GilBartolomé Architects creates cavernous "Gaudiesque" residence with a zinc-shingled roof

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A wavy zinc-covered roof covers the front of this residence by Madrid practice GilBartolomé Architects, which is dug into a steep cliff face overlooking the Mediterranean Sea in Spain's Granada province (+ slideshow).

House on the cliff by Gilbartolome Architects in Granada, Spain

The property called House on the Cliff was designed by architects Pablo Gil and Jaime Bartolomé for a young couple who bought a difficult hillside plot, which has a steep inclination of 42 degrees.

House on the cliff by Gilbartolome Architects in Granada, Spain

The two-storey house is largely buried in the ground and covered by an undulating zinc-clad roof that follows the sloping terrain.

The roof form creates a cavernous interior inspired by the work of Spanish architect Gaudí, and described by the architects as a "Gaudiesque contemporary cave".

House on the cliff by Gilbartolome Architects in Granada, Spain

"The task has been to integrate the house within the magnificent landscape that surrounds it and to direct the livable spaces towards the sea," explained Gil and Bartolomé.

"The form of the house and the metallic roof produces a calculated aesthetic ambiguity between the natural and the artificial," they added, "between the skin of a dragon set in the ground when seen from below, and the waves of the sea when seen from above."

House on the cliff by Gilbartolome Architects in Granada, Spain

The subterranean arrangement was devised so the house could benefit from the site's constant ground temperature, which stays at around 19.5 degrees Celsius all year.

A large split-level living area opens onto a cantilevered terrace with a swimming pool on the lower level, while three bedrooms on the second floor take in sea views though dormer windows and glass balconies.

House on the cliff by Gilbartolome Architects in Granada, Spain

Constructed in 2015 during Spain's financial crisis and high unemployment levels, the decision was made to use labour-intensive techniques and local workers to help boost the economy.

"In this social context we decided to avoid machine-made industrial construction systems and develop an architecture that is based on many hours of labour," said the architects.

House on the cliff by Gilbartolome Architects in Granada, Spain

The roof is formed from a double concrete shell and is supported by retaining walls spaced 14.5 metres from each other, leaving the interior column free.



Up to 70 guests can be accommodated in the two-tiered living space and adjoining terrace, which is sheltered by the overhanging roof canopy that curls around either side of the space.

House on the cliff by Gilbartolome Architects in Granada, Spain

"The livable spaces are covered by a curved double shell of reinforced concrete which plays with the geometry of the ground while framing the views and orienting the airflows that come from the sea into the interior," said the architects.

The reinforced concrete roof structure, handmade zinc tiles and gypsum plaster are moulded around a formwork of metal mesh developed by local engineer Manuel Rojas.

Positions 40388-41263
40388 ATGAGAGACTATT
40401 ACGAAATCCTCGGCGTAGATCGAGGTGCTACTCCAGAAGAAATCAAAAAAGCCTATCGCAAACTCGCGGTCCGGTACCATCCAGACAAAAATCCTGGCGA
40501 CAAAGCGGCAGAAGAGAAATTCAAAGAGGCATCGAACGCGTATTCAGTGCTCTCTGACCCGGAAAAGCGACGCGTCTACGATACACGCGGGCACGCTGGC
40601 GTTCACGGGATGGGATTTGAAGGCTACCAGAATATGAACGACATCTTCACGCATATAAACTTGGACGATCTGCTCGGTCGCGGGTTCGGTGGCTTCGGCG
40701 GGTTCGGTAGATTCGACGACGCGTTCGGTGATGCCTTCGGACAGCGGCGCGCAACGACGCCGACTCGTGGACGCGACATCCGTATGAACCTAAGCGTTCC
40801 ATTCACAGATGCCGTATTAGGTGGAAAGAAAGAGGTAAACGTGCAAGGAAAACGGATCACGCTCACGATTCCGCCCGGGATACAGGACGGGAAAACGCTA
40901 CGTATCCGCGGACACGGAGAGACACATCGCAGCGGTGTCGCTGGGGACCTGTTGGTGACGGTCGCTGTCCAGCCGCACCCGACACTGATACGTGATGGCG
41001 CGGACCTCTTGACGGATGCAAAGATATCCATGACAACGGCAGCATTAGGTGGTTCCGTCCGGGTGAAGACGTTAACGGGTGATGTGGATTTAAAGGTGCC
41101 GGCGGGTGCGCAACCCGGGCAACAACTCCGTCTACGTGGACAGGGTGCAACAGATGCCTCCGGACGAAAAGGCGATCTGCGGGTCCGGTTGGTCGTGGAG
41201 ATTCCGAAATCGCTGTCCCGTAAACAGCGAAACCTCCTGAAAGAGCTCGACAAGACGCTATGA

House on the cliff by Gilbartolome Architects in Granada, Spain

"These techniques that jump between the manual and the digital have produced a unique blend of qualities," said Gil and Bartolomé, who also designed bespoke furniture for the house

The fibreglass and polyester-resin furniture was designed using digital software but handmade on site, giving workers a chance to have input on the design. This element helped the workers in "regaining the dignity lost in their profession", said the architects.

House on the cliff by Gilbartolome Architects in Granada, Spain

"The industry of construction and the large developers who have been producing buildings of poor quality and little added value over the last two decades in Spain have created a culture of low demand and denial, installing in society the idea that bad architecture that surrounds us is a necessary consequence of our era," said the architects.

House on the cliff by Gilbartolome Architects in Granada, Spain

"This house shows that another construction is possible and that the developer and the user have the possibility of obtaining a better product at an affordable cost," they added. "It is a matter of illusion, talent and commitment to an idea between all the parts."

Other projects in the local area include a new visitor centre and entrance by Portuguese architect Álvaro Siza for the Alhambra, a sprawling historic hilltop fortress in the city of Granada, which is still in the design phase.

Video of House on the Cliff


Recently completed buildings in the Andalusian city include a concrete school extension with tiny porthole windows and a boxy marble-clad residence with protruding bays.

Photography is by Jesus Granada.


Project credits:

Architecture: Pablo Gil and Jaime Bartolomé, GilBartolome Architects
Collaborators: Alfonso Peralta, Fabián Andrés Lizarazo, Blanca Perez
On site architects: Pablo Gil and Jaime Bartolomé
Quantity surveyor: Juan Diego Guarderas
Project manager: Beatriz Moreno, Grupo S.C.O
Main contractor: José Manuel Jiménez, Hispánica de Morteros
Structures: Juan Rey , Mecanismo S.L. / Manuel Rojas, Elesdopa S.L
Soil works: Jose Santos, SITE
Roof deck: Zacarías Timón, Cerrajería Salinero S.L.
Interior design and furniture design: Pablo Gil and Jaime Bartolomé, GilBartolome Architects